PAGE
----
concept of unaltered remains can refer to multiple modes
of preservation. Freezing, encapsulation in amber (tree resin),
desiccation, and chemical preservation, such as entombment
in petroleum containing sediment, are examples explored in
our museum. The term unaltered remains is a bit misleading.
It does not mean that the organism is unchanged. Nucleic
acids (DNA and RNA), proteins, pigments, and soft tissues
may be degraded. Tissues, if present, have usually lost water.
However, organic matter that is present has not changed into
(desiccation), oil seeps, and amber can preserve both soft
and hard tissues. Sometimes the soft tissues decay, but
the hard parts remain unaltered. Teeth, bones, and shells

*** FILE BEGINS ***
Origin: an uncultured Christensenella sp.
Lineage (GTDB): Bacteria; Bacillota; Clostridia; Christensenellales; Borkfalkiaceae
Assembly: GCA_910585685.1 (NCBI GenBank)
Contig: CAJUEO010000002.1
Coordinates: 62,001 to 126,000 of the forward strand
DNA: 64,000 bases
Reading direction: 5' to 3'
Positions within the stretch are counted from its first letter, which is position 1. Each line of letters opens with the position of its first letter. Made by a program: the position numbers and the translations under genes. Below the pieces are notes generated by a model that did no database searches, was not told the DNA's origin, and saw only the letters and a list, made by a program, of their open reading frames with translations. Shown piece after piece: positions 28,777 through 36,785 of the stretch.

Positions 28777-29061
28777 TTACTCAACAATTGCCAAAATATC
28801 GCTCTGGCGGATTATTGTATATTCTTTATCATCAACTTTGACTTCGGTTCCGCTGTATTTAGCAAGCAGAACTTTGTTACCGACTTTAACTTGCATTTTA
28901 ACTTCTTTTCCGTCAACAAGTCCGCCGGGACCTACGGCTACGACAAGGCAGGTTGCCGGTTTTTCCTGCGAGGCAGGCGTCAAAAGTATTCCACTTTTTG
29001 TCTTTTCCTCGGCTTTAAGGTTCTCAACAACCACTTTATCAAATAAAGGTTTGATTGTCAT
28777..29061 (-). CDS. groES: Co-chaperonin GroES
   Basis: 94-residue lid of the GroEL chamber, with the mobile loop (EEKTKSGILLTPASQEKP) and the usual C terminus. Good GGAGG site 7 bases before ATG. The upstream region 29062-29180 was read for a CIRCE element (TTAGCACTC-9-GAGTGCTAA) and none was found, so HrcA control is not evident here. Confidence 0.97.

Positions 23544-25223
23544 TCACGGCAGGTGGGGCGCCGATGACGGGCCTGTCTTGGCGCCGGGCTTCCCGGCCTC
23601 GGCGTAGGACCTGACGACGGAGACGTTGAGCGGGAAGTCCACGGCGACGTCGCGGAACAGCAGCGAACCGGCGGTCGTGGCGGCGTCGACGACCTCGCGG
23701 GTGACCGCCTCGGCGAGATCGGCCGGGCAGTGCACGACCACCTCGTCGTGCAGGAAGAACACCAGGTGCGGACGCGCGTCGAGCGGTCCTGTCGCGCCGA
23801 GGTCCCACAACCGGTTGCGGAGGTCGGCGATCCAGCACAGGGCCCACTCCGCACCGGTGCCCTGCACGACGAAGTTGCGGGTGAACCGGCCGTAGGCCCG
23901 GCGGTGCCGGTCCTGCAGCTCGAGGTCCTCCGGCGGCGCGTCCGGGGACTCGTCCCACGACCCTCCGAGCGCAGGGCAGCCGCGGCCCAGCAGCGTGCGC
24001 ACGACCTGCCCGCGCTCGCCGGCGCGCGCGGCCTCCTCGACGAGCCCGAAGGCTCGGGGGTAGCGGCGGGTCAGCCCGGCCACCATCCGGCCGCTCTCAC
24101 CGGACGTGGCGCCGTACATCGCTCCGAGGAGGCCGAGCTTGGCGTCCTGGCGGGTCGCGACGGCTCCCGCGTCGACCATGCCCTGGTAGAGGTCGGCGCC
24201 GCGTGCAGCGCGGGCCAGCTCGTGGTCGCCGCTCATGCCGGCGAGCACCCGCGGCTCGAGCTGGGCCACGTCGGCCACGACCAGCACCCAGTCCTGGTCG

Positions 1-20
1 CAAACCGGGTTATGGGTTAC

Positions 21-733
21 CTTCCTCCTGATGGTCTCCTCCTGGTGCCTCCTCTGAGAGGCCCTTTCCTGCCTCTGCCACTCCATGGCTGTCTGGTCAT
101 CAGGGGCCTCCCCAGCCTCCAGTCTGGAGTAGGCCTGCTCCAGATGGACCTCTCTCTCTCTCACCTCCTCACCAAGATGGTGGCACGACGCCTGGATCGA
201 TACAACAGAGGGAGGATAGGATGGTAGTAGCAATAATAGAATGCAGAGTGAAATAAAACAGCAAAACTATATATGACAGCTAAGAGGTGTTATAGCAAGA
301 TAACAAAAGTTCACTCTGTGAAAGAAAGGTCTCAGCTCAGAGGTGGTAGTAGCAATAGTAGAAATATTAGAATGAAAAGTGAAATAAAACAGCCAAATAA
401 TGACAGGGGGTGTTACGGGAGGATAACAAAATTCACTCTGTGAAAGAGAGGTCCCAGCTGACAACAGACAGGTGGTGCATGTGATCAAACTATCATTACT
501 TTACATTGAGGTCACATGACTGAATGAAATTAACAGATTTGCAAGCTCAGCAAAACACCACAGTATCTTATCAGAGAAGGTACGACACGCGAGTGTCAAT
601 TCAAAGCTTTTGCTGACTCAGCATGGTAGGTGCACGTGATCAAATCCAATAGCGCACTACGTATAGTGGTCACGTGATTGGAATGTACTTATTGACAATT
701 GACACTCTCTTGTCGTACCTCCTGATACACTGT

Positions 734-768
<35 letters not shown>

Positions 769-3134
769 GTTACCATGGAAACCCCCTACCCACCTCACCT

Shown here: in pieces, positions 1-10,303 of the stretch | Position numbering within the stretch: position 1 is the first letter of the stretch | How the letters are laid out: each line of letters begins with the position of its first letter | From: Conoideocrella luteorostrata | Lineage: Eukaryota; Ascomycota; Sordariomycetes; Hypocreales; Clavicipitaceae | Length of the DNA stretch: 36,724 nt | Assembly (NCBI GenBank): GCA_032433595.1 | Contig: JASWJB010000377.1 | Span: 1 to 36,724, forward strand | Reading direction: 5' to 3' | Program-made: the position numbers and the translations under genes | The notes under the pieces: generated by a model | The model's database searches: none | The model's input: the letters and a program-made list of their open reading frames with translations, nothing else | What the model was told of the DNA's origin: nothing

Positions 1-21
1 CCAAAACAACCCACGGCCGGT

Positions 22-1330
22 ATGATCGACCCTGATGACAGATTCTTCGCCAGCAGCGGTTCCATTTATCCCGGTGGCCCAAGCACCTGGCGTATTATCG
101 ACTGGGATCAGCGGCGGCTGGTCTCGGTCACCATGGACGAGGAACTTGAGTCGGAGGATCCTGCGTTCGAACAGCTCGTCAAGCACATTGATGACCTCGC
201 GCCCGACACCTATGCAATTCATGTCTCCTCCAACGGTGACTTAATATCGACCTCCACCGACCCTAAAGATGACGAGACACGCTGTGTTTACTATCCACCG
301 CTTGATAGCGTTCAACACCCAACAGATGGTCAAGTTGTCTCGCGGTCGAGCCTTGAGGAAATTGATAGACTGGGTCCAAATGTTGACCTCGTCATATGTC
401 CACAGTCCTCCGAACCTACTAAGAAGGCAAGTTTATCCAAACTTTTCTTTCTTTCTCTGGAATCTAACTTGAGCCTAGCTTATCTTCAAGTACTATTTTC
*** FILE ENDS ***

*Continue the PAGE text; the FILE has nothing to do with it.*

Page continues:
may be preserved in this way. Forty thousand year old bones
encased in the asphalt of Rancho La Brea in Los Angeles
retain their original composition. Mollusk shells of the
Pleistocene are known that retain their mother-of-pearl
aragonite layer. Even some Cretaceous aged mollusks are
found with their aragonite intact (Prothero, 2004, p. 9).
mammoth tooth pictured on this page retains original enamel,
dentine, and bone. Unaltered teeth, bones,
and shells may also exhibit
some signs of permineralization with calcium phosphate, pyrite
or other minerals.